Valery Hronusov and the usual suspects over on Google Earth Community have aggregated a number of Google Earth-centric blogs’ feeds, wrung them through geonames.org‘s geocoder, and turned them into a folderful of KML network links for you.
It’s a praiseworthy effort, but it also highlights the hit-or-miss nature of attempting to coax geospatial information out of an inchoate, semantically bare mass of text. Take, for example, Ogle Earth‘s current list of entries: Some of them contain multiple references to widely disparate locations, some of them contain no references at all, some of them reference place names not in a geospatial context but in a cultural context (First we take Manhattan?), and some of them contain the geospatial reference implicitly, in a KML link. And then there is room for error: The Gombe Chimp blog entry is placed in Gombe, Nigeria, for example.
In sum, I think that in the automated post-processing of blog content is not nearly as effective as the pre-processing of content — i.e. where blog authors ensure that there are no semantic ambigiuities possible when it comes to georeferencing their posts.
It’s just that blog content management systems have been very slow in giving bloggers the tools to let them do this — where, for example, is even the most rudimentary support for GeoRSS or KML out the box in Movable Type, (Google’s) Blogger, MSN Spaces…? Photo-sharing sites have been much faster off the mark.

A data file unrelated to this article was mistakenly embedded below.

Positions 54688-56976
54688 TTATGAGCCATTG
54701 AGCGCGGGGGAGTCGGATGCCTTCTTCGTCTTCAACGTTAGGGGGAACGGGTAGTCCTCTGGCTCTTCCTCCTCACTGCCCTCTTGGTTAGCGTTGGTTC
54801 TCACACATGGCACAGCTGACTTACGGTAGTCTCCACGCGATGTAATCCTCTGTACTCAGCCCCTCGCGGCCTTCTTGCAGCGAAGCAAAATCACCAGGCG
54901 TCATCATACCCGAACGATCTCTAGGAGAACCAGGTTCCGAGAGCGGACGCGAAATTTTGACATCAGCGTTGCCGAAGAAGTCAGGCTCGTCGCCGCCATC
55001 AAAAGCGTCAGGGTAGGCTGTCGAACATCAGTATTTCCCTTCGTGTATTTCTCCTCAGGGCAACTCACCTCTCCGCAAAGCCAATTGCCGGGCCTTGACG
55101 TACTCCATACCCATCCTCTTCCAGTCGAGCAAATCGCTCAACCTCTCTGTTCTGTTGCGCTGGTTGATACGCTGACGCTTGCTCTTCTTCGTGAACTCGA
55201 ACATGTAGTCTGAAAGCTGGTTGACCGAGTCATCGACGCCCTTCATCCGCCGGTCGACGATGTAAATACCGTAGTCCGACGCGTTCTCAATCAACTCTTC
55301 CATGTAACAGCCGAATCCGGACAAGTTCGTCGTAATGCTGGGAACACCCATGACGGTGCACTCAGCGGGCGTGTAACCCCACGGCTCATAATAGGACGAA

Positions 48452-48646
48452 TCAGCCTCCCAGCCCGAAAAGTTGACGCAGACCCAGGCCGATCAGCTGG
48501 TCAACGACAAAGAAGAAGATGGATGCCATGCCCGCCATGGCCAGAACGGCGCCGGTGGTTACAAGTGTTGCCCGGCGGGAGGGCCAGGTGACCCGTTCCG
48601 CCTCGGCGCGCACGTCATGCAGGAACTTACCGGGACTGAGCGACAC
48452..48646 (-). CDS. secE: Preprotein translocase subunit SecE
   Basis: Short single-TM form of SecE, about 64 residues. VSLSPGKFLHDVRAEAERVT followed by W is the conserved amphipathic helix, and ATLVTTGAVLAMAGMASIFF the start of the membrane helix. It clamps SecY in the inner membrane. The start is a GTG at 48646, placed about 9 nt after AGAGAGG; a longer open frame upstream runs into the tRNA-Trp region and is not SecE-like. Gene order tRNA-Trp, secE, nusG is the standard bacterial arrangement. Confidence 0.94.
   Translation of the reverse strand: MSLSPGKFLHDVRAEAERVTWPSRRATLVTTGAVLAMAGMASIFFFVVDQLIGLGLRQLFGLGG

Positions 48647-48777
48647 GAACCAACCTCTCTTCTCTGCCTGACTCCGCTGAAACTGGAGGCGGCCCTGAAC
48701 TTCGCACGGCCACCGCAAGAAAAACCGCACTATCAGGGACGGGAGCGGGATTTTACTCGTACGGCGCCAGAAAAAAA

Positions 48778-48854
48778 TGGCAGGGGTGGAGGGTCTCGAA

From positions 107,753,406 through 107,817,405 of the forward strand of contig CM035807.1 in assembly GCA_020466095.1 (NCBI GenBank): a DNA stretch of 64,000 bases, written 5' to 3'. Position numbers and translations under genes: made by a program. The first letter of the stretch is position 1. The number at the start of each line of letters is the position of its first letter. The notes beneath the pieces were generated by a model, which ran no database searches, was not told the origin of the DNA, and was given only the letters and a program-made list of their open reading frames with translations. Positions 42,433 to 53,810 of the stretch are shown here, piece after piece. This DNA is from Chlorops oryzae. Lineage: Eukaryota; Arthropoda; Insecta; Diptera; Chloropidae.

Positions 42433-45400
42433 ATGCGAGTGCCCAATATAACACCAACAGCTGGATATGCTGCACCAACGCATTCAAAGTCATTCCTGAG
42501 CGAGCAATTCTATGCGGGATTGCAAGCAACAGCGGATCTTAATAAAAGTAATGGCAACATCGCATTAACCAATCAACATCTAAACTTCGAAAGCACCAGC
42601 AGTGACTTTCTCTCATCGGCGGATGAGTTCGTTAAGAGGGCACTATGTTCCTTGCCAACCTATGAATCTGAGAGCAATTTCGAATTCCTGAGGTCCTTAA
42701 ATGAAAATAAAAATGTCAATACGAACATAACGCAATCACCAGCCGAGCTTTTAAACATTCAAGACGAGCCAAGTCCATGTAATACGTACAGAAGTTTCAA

Some CMSes are more versatile than others, however. Over the past week or two I’ve been playing with pMachine’s Expression Engine, and boy is it powerful, if not without quirks. Sorry to get into specifics now, but it lets you define custom fields, such as for place names and coordinates, and then lets you use these fields wherever you want in your templates, in a variety of contexts.
The result: IPY.org/start, A just soft-launched GeoRSS-savvy website about next year’s International Polar Year (IPY). Expression Engine comes out of the box with conditional tags, so for each post, if there is coordinate data, the GeoRSS feed will have it, while on the web the post links to a Google Map, either using the geocoded place name or the coordinates (with the coordinate pair getting priority, if it’s there.)
The main unsolved challenge is dealing with multiple relevant locations in one post. It’s not something that GeoRSS is really set up to handle, as far as I can see. (Here’s my favorite solution for solving this problem, but it would require some rewiring of HTML code). The current setup, at least, lets the author nominate which single location is the most relevant, if any.